My Lords, the noble Lord is right. We have the power to make representations and I should be happy to encourage noble Lords, through the department, to make such representations if they have any particular views about access to the Palace of Westminster.
§ Baroness Hylton-Foster
My Lords, is the noble Earl aware that I use that crossing several times each week and although I am over 80 I have no difficulty in crossing the road in good time?
My Lords, I am very interested to hear that. In fact, the traffic signals include a pedestrian phase which allows a minimum of 15 and not 12.5 seconds. That meets departmental standards.
§ The Earl of Lauderdale
My Lords, does my noble friend agree that safety might be enhanced if Members 778 of the House of Lords were allowed the same police provision out into the street as is allowed to Members of another place?
My Lords, I believe we all agree that the police in our House are particularly helpful. However, the prime duty of the police is security. The difficulty with the suggestion that they should act also as traffic constables is that that could detract from their security role. I know that both Black Rod and the Chief Superintendent are aware of Peers' worries on the subject. They accept that there are occasions when staff could offer assistance to Peers turning right out of the car park. That matter is being taken up with the staff this week.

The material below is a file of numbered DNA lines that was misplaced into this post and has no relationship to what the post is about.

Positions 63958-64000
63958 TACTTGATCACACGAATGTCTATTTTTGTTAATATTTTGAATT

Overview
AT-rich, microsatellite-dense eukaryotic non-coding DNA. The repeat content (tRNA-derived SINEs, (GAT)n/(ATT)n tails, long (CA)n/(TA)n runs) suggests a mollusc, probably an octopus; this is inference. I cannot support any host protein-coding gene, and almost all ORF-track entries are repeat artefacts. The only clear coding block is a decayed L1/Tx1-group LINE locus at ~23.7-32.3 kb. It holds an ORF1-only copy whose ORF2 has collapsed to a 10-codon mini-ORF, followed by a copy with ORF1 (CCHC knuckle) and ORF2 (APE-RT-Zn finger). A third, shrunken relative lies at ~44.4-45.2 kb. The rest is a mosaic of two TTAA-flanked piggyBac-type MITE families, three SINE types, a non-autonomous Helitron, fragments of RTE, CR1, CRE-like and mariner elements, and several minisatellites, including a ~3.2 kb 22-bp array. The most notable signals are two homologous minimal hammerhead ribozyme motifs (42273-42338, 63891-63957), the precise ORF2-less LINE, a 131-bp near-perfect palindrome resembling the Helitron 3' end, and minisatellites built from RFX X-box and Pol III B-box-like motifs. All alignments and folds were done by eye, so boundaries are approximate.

§ Lord Kennet
My Lords, is there not a case for a pedestrian underpass at each of the five roads where they come into Parliament Square, especially in view of the fact that Parliament Square is an enormous tourist attraction?
My Lords, that would be a very expensive option, particularly bearing in mind that pedestrian facilities have been enhanced with the recent installation of the new traffic lights.
§ Lord Elton